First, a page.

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US rules out new strategy for Afghanistan

US rules out new strategy for Afghanistan

Aug 25, 2015 - 07:02

WASHINGTON (Pajhwok): Following a series of deadly attacks in Kabulinfo-icon over the last few weeks, the United States on Monday ruled out coming out with a new strategy in Afghanistaninfo-icon, reiterating its support for an Afghan-led peace and reconciliation process.

“There's no new strategy with respect to what we're trying to do in Afghanistan with our international partners,” State Department spokesman John Kirby told reporters at his daily news conference.

He said the Resolute Support Mission was all about supporting the war-torn country, referring to the killing of three US contractors in the weekend bombing in Kabul. The mission sought to help the Afghan national security forces continue to take the lead for security in their country, he continued.

It was serious mission that the US remained committed to, but there was not new strategy in Afghanistan, the official added.  It is for the Talibaninfo-icon to decide on their future, he continued.

“If they're going to renounce violence and renounce the terrorist type tactics that they use and contribute to a meaningful reconciliation process in Afghanistan, well then, you know, we support that, an Afghan-led reconciliation process,” Kirby said.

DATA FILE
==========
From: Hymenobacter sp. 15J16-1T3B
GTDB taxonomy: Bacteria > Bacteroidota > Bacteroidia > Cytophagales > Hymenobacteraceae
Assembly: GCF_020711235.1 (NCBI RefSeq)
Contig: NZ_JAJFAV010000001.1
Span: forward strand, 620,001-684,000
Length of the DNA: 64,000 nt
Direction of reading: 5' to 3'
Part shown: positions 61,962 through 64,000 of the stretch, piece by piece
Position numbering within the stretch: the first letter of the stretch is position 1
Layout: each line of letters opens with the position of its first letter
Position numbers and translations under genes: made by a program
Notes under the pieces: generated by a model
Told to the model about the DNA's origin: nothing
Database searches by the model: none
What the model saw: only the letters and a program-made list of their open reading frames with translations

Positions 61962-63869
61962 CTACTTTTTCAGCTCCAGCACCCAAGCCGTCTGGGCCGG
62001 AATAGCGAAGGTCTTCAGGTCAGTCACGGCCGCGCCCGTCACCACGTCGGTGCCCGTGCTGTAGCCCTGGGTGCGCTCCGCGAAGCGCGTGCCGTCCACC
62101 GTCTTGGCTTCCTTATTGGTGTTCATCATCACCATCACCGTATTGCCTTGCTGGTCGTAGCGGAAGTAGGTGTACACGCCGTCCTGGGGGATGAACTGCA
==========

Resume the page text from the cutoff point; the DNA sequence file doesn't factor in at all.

He ruled out evolving a new strategy for Afghanistan, insisting there was no new plan with regard to the Taliban. The US wanted to see Afghan-led political reconciliation continue to advance and it was encouraging to see the first round of talks held a few weeks ago.

About the involvement of Beijing in the peace process. Kirby said China shared a border with Afghanistan. As long as that participation was helpful to an Afghan-led process, he explained, the US would not oppose Beijing’s role.

“Yes, there's been some violence in Kabul as recently as just a few days ago and you're right, Taliban claimed responsibility for some and others they didn't. So I'm in no position to judge who's responsible,” Kirby concluded.


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